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A Holiday in Ruins!

Did you know that the beautiful county of Northumberland boasts more castles than any other county in England?

There are over 70 castle sites, which are a legacy of Northumberland’s turbulent past, including the infamous Border wars which raged from the 14th to the 16th centuries.

Many have long since disappeared. Some – like Dunstanburgh Castle and Berwick Castle – remain as romantic ruins. But you can see others in their fully restored glory – such as Bamburgh Castle, as seen on Robson Green’s ‘Tales from Northumberland’.

Towering 150 feet above the sea, Bamburgh Castle looks every inch the mighty citadel it once was. The very foundation stone of England, Bamburgh was a royal city during the 8th Century, and the castle was the royal seat of the Kings of Northumbria. In 1464, Bamburgh became the first castle to fall to gunpowder during the War of the Roses. Fallen masonry from this onslaught can still be seen on the village green beneath. Falling into disrepair afterwards, Bamburgh was later bought and restored by the innovative Victorian inventor Lord William Armstrong into the mighty castle you see today.

Head inland to Alnwick Castle, which is the second largest inhabited castle in England after Windsor castle. Home to the Duke of Northumberland, Alnwick has been the Percy family home since the Norman invasion over 700 years ago. Alnwick boasts two Harrys – the first being the impetuous knight Henry ‘Harry’ Percy, born there in 1364 and nicknamed Harry ‘Hotspur’ because of his readiness to do battle. And the other, of course, is Harry Potter, a scholar at Alnwick, which doubled as Hogwarts in the Harry Potter films.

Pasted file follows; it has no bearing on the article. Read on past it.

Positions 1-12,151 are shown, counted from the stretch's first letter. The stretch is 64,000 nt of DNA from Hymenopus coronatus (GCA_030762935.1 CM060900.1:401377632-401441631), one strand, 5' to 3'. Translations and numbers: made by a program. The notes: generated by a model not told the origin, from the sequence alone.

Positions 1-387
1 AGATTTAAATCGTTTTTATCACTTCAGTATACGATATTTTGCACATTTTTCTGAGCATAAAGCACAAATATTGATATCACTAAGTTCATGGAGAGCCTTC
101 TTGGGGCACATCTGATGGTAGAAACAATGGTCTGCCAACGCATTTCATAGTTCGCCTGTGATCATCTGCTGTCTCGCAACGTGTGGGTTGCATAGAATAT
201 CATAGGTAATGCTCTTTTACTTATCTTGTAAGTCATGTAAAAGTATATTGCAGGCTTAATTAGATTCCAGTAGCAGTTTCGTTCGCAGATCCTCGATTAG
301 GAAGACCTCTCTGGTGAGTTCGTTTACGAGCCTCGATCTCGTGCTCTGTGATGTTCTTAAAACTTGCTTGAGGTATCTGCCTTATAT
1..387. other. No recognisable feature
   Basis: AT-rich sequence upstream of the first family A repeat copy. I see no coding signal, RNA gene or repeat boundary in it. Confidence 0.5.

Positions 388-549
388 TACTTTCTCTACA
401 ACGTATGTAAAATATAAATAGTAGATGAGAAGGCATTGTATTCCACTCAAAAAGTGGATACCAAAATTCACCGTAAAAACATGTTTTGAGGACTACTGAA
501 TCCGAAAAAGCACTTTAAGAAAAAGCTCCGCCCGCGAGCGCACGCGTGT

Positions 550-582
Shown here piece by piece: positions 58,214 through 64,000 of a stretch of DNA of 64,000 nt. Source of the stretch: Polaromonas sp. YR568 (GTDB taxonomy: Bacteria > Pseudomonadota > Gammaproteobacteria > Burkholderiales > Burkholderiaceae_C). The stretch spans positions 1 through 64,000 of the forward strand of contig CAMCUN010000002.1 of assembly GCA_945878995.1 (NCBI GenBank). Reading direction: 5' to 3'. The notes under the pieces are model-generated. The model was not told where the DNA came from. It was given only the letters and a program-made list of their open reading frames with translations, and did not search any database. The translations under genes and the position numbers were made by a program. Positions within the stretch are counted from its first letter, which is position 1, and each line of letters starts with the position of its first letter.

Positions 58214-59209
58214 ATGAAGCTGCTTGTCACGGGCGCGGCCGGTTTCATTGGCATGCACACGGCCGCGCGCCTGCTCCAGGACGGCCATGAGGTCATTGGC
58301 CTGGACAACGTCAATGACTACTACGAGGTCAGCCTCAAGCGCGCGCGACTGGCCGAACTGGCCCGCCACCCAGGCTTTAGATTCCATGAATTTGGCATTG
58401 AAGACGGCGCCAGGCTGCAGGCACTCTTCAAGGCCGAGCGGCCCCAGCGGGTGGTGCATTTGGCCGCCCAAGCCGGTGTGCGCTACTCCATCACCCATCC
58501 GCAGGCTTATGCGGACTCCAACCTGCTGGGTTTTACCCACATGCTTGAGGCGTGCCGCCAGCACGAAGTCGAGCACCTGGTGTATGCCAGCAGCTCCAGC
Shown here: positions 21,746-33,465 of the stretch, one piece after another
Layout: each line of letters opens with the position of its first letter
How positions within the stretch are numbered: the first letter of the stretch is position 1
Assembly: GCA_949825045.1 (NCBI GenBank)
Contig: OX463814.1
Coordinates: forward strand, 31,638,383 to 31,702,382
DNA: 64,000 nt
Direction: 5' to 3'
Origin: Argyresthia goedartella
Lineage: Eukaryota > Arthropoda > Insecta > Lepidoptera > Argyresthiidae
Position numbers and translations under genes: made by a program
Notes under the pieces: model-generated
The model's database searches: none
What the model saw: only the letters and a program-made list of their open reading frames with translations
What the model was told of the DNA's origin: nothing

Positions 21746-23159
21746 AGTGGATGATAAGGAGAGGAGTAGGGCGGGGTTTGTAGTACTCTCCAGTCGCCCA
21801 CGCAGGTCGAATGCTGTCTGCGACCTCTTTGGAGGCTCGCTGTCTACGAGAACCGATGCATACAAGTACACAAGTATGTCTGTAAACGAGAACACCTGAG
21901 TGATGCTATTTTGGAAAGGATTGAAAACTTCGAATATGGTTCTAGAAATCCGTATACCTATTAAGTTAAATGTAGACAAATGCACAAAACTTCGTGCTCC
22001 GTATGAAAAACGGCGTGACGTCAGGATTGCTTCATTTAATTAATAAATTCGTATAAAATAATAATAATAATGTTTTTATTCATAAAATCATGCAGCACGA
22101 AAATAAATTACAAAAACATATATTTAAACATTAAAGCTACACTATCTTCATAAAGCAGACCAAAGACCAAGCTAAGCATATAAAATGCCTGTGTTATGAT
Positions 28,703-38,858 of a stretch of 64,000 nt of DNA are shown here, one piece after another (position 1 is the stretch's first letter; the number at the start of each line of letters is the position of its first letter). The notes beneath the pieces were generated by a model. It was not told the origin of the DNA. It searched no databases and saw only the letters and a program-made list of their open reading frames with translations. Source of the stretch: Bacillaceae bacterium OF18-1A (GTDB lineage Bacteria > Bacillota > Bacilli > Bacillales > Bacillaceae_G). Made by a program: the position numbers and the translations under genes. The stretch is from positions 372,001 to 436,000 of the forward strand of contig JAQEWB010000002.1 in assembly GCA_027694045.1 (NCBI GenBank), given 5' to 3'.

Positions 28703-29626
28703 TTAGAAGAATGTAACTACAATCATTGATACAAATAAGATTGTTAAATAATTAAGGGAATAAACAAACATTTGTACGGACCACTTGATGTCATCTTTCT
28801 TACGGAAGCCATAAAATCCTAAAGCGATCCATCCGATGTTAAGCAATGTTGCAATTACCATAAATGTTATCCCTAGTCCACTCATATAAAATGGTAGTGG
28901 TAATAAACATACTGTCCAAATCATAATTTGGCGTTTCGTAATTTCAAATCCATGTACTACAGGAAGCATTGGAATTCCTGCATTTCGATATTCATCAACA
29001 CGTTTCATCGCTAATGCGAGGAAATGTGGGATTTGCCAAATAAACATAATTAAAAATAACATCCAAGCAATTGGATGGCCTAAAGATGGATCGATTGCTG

If you’re planning a family fun day out, look no further than Warkworth Castle with its magnificent cross-shaped keep crowning a hilltop above the River Coquet. The castle is hosting a performance of Pride and Prejudice on Thursday 24th August. Billed as ‘the most splendid evening of the summer’, Jane Austen’s timeless classic is brought to life by award-winning writer Laura Turner and the Chapterhouse Theatre Company.

Or for chilly tales of torture chambers and ghosts, go to Chillingham Castle, reputedly one of the most haunted castles in England. You can go on a ghost tour to explore the haunted areas of the castle and its grounds, and dine in the candle-lit setting of the Minstrels’ Hall in front of a roaring log fire. The many ghostly apparitions are said to include the Blue Boy, poor wandering Lady Mary and a royal procession.

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